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Biodiversity in Dead Wood


Part of Ecology, Biodiversity and Conservation

  • Date Published: April 2012
  • availability: In stock
  • format: Paperback
  • isbn: 9780521717038

£ 47.99

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About the Authors
  • Fossils document the existence of trees and wood-associated organisms from almost 400 million years ago, and today there are between 400,000 and 1 million wood-inhabiting species in the world. This is the first book to synthesise the natural history and conservation needs of wood-inhabiting organisms. Presenting a thorough introduction to biodiversity in decaying wood, the book studies the rich diversity of fungi, insects and vertebrates that depend upon dead wood. It describes the functional diversity of these organisms and their specific habitat requirements in terms of host trees, decay phases, tree dimensions, microhabitats and the surrounding environment. Recognising the threats posed by timber extraction and forest management, the authors also present management options for protecting and maintaining the diversity of these species in forests as well as in agricultural landscapes and urban parks.

    • A thorough introduction to biodiversity in decaying wood, studying the rich diversity of fungi, insects and vertebrates that depend upon it
    • Examines the threats to wood-inhabiting organisms, highlighting management options for protecting and maintaining the diversity of species in forests as well as in agricultural landscapes and urban parks
    • Covers both fungi and invertebrates in detail, providing new insights for entomologists and mycologists working on wood-inhabiting organisms, both within their field of expertise and for other organisms living in the same habitat
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    Reviews & endorsements

    'The book is richly illustrated, containing dozens of photographs, plots and diagrams … The authors succeed admirably in their aim of writing a book on dead wood ecology that is 'accessible to readers without expertise in any particular discipline' … [It] is a worthwhile investment for anyone interested in dead wood ecology … The book is heartily recommended …' Nordicum-Mediterraneum: Icelandic e-Journal of Nordic and Mediterranean Studies (

    '… the first ever whole book to attempt an introductory synthesis of all that is known about the wildlife associated with decaying wood … I discovered [I was] finding things previously unfamiliar to me in every chapter. A great strength is the combination of mycology and entomology …' British Journal of Entomology and Natural History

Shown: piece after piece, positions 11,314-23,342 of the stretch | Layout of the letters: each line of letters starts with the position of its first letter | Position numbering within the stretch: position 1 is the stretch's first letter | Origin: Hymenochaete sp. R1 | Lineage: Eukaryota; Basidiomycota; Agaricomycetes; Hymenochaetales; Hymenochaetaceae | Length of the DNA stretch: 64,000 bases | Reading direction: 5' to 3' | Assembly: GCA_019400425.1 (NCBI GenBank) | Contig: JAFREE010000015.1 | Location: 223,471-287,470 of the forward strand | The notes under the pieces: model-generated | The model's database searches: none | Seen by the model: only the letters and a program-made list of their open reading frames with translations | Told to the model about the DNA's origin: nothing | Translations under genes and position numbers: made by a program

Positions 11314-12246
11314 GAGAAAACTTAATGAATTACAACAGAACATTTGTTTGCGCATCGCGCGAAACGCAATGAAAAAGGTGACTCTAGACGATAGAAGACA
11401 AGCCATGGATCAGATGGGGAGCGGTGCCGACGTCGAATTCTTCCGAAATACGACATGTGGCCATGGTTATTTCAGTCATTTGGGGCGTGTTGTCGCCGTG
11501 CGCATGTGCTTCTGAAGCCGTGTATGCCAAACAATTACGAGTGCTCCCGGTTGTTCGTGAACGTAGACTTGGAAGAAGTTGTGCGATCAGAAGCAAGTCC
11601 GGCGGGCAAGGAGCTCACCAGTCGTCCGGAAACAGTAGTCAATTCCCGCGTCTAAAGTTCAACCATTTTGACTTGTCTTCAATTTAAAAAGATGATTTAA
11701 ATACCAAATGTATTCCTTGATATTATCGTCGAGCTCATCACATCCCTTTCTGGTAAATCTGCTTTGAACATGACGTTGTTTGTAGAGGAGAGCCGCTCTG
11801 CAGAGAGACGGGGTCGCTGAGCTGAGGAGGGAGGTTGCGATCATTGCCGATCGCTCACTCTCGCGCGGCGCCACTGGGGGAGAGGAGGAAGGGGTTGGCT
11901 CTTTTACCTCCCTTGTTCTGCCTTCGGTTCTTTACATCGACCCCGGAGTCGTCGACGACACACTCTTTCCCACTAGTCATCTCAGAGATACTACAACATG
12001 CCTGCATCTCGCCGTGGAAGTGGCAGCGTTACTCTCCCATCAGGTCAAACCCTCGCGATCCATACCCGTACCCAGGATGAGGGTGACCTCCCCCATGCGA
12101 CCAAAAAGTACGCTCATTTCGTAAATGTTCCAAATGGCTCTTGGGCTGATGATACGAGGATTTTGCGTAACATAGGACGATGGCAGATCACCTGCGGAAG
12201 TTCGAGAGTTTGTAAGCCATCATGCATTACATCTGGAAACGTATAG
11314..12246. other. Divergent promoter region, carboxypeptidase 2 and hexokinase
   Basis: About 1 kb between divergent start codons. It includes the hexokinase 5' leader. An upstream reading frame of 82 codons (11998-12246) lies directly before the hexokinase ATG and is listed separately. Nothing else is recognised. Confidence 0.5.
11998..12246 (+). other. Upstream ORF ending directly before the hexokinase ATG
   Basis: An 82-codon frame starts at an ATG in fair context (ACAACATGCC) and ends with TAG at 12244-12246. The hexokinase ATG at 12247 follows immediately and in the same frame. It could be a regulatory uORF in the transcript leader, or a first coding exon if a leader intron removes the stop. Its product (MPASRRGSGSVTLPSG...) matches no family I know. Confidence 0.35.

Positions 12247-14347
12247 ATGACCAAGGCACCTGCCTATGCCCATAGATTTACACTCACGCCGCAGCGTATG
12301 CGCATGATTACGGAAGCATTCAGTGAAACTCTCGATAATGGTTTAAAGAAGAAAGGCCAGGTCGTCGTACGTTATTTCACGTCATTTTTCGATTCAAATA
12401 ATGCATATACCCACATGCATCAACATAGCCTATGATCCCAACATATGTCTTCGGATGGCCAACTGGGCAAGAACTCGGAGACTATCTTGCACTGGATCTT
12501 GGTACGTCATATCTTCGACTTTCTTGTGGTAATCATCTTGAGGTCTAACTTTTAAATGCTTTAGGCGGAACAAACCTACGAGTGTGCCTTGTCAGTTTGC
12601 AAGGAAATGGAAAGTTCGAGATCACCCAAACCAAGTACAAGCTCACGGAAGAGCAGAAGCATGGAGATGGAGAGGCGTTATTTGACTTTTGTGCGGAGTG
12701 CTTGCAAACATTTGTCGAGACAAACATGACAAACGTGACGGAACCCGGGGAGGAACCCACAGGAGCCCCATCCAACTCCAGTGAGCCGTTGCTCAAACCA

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    Product details

    • Date Published: April 2012
    • format: Paperback
    • isbn: 9780521717038
    • length: 521 pages
    • dimensions: 228 x 152 x 24 mm
    • weight: 0.83kg
    • contains: 92 b/w illus. 21 tables
    • availability: In stock
  • Table of Contents

    1. Introduction
    2. Wood decomposition
    3. The saproxylic food web
    4. Other associations with dead woody material
    5. Host tree associations
    6. Mortality factors and decay succession
    7. Microhabitats
    8. Tree size
    9. The surrounding environment
    10. Evolution of saproxylic organisms
    11. Species diversity of saproxylic organisms
    12. Natural forest dynamics
    13. Dead wood and sustainable forest management
    14. Population dynamics and evolutionary strategies
    15. Threatened saproxylic species
    16. Dead wood in agricultural and urban habitats
    17. The value and future of saproxylic diversity

  • Authors

    Jogeir N. Stokland, The Norwegian Forest and Landscape Institute and University of Oslo, Norway
    Jogeir N. Stokland is a researcher at the Norwegian Forest and Landscape Institute and an associate professor at the University of Oslo, Norway. He has conducted research on forest biodiversity, dead wood dynamics and species diversity in decaying wood for more than 20 years. His expertise covers both entomology and mycology.

    Juha Siitonen, The Finnish Forest Research Institute, Finland
    Juha Siitonen is a researcher at the Finnish Forest Research Institute. He has conducted research on the effects of forest management on dead wood and saproxylic species, including beetles and polypores, for more than 20 years. He is a member of the Finnish beetle working group, and has been involved in the red-list assessments of Finnish fauna.

    Bengt Gunnar Jonsson, Mid Sweden University, Sundsvall, Sweden
    Bengt Gunnar Jonsson is a professor of Plant Ecology at Mid Sweden University. His research focuses on forest history and dynamics and its role in maintaining forest biodiversity. He has played an active role in several national conservation projects initiated by the Swedish Environmental Protection Agency and the Swedish Forest Agency.

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